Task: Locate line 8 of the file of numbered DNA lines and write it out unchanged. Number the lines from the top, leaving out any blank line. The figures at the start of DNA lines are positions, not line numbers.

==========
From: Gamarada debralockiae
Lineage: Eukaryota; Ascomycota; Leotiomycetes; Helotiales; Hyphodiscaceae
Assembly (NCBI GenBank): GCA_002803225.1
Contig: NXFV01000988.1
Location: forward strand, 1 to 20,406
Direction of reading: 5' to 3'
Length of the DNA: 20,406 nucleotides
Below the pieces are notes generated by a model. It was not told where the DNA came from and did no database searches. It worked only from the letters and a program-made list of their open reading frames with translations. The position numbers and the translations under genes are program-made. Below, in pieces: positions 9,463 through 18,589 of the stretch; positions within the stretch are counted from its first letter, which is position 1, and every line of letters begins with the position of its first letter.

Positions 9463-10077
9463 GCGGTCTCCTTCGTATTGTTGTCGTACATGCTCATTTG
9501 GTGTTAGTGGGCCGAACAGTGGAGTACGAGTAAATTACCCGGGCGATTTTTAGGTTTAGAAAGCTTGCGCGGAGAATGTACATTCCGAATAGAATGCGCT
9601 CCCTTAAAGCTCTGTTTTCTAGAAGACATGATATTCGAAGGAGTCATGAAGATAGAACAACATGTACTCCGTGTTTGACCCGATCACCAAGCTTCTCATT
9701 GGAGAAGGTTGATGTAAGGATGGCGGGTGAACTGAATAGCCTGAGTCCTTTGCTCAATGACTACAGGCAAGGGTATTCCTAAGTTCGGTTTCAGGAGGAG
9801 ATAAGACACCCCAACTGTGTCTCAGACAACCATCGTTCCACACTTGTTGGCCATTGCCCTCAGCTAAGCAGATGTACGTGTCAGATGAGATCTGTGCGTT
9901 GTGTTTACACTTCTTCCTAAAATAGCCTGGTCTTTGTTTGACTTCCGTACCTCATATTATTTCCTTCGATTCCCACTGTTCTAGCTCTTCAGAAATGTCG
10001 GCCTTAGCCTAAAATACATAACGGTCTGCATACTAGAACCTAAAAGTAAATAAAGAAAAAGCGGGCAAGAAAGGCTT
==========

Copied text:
Below the pieces are notes generated by a model. It was not told where the DNA came from and did no database searches. It worked only from the letters and a program-made list of their open reading frames with translations. The position numbers and the translations under genes are program-made. Below, in pieces: positions 9,463 through 18,589 of the stretch; positions within the stretch are counted from its first letter, which is position 1, and every line of letters begins with the position of its first letter.